What If the Romans Had Never Invaded Britain?
“You’re a man haunted by those two most terrible words: What if?” (Quote from the movie “The Time Machine”, 2002). I suspect every one ruminates over this inquiry at one time or another (generally after we have thoroughly and unnecessarily botched something up). When this inquiry is posed as to one or more historical events, or choices, the resulting questions that arise, along with the conflicting perspectives, are often fascinating.
If were a British historian, I would be inclined to pose the following “what if” inquiry: What if the Roman empire had not conquered Britain? More specifically, did this historical event accelerate or impair the civilizational progress of the people living there?
After reading Paul Johnson’s “History of the English People”, I had the distinct impression that this author firmly believed the “fall” of Rome relieved Albion’s indigenous people from the “dead hand” of an intellectually repressive and backward force. I am not sure the Romanized people who lived there in the late fifth century would have agreed (see attached painting), whilst they were being ravaged by Saxon, Jute and Angle invaders (I have read and very much enjoy this historian’s books). However, Mr. Johnson may be correct: By the fifth century, the empire was doing a lot of things wrong.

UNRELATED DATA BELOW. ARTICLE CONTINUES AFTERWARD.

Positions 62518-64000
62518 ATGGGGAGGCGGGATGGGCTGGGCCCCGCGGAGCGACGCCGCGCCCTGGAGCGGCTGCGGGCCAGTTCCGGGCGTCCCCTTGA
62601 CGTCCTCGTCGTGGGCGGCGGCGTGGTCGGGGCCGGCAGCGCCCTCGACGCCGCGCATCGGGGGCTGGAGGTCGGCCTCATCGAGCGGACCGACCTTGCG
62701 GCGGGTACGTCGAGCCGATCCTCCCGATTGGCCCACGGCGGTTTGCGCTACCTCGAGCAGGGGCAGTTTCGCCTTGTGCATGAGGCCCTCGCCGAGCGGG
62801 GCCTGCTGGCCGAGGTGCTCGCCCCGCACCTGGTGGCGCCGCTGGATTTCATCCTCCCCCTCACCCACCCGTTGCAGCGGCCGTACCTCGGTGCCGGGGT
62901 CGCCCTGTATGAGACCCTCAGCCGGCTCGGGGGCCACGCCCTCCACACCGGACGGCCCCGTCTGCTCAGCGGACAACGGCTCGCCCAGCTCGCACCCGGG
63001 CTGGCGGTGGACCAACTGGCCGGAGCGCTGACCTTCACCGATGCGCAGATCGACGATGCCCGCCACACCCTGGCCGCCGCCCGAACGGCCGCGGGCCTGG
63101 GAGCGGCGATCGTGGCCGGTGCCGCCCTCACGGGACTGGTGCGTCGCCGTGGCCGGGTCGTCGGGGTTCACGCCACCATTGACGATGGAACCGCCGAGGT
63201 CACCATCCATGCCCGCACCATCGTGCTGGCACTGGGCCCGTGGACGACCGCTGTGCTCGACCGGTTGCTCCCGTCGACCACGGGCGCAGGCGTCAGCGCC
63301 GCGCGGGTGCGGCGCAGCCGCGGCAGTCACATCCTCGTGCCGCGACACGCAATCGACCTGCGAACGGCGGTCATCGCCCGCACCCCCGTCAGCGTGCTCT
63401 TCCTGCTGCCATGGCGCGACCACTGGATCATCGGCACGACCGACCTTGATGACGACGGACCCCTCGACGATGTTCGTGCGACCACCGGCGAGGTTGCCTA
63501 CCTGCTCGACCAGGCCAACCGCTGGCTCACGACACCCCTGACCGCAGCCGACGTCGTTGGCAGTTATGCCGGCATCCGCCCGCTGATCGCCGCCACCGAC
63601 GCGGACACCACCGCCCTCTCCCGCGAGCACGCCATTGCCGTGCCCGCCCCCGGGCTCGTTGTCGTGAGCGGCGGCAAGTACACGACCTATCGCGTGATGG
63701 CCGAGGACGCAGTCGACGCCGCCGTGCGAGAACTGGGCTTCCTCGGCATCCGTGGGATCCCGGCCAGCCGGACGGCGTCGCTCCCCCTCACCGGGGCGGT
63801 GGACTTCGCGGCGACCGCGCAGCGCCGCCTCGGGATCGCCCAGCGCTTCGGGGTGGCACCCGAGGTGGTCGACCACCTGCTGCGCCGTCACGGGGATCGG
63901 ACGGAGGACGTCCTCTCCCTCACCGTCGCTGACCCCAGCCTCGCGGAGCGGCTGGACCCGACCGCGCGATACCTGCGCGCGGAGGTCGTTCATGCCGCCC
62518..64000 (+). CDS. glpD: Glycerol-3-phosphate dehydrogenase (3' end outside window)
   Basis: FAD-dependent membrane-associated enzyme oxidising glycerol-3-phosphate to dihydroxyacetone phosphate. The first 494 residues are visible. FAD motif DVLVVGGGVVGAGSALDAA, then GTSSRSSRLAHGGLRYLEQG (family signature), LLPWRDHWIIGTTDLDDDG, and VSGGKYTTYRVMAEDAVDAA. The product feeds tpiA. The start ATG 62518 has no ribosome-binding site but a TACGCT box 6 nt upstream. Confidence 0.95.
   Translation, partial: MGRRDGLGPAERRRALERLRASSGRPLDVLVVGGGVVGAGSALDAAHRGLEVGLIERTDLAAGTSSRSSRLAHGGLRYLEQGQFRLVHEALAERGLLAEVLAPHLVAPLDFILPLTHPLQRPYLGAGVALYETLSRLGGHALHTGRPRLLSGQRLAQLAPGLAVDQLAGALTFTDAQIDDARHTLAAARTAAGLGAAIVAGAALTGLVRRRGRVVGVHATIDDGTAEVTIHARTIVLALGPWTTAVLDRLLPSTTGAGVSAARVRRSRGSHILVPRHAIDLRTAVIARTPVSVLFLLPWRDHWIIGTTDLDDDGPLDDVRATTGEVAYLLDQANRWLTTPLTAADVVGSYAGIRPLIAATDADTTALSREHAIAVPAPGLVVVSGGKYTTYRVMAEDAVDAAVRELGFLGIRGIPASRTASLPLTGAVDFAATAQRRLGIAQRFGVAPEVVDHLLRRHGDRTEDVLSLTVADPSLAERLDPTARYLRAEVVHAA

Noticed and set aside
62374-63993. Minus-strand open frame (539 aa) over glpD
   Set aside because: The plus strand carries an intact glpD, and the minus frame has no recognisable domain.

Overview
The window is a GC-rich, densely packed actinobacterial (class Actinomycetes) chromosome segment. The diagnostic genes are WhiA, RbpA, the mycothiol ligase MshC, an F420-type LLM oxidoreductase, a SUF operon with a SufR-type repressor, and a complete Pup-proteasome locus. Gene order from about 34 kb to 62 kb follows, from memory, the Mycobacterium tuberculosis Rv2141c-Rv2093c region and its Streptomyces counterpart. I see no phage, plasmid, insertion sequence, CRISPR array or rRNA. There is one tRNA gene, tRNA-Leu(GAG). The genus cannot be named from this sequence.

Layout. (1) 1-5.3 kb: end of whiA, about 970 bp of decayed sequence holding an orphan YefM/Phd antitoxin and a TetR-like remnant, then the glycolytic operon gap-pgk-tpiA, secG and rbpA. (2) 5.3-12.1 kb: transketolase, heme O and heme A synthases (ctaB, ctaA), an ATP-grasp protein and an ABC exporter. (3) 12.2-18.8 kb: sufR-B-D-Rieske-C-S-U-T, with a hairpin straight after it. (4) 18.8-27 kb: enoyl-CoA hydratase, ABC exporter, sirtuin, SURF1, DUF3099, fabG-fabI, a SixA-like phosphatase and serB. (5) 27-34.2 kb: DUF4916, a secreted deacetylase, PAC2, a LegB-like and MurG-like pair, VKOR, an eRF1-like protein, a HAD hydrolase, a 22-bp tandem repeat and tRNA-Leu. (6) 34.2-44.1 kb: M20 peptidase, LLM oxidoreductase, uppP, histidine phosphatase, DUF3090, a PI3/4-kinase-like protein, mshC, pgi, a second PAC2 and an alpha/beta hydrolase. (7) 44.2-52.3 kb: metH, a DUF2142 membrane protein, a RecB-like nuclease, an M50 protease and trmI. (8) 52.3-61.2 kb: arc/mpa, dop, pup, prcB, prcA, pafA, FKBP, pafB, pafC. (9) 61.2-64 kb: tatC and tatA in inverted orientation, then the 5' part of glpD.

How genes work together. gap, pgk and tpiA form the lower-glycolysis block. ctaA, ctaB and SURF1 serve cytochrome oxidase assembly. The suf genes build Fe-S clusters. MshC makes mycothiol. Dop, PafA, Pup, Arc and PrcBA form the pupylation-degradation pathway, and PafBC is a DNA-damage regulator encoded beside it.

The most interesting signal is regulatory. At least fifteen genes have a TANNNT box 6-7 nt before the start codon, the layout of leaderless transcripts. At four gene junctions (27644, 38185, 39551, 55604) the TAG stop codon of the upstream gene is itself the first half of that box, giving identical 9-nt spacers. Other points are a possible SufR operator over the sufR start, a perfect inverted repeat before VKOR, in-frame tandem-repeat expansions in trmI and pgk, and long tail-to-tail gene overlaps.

My bias in favor of the conclusion that the Roman invasion and occupation of Britain was a positive thing from a civilizational perspective is based upon the following admittedly simplistic observations. From the third through and fifth century, vast amounts of people were fighting for the right to live within the empire. If this existence were so terrible, presumably the opposite would have been true. Second (and this is an American bias) infrastructure is a central attribute of civilization. The Roman road system (with its mile markers and regular rest stops (mansio)), and the Roman sewer and water systems were astounding improvements over the status quo that existed when they arrived. Third, if your territory was within the empire, you had a measure of protection from barbarian invasions, and you had the opportunity to learn from and adopt the military methods of your conquerors (many of Rome’s generals in the last years of the empire were Goths). I suspect the “real” Arthur was in fact a Briton who did exactly this, and then used these skills to defeat the Saxons. Fourth, the Romans kept records, and understood the critical need for education (at least for some). This characteristic allowed many indigenous people who would otherwise have had no opportunity to acquire an education, to do so.
When I wrote “The Return of Sir Percival”, I made a point of investing Sir Percival with (among others) two critical attributes: He was well read, and his father and grandfather made sure that he was schooled in the Roman art of war. These skills play a critical role in the story and disclose my bias on the above “what if”. Yes, I think the Roman invasion of Britain was, in the “long run”, a good thing (my apologies to the Atrebates, Iceni, Brigantes etc.).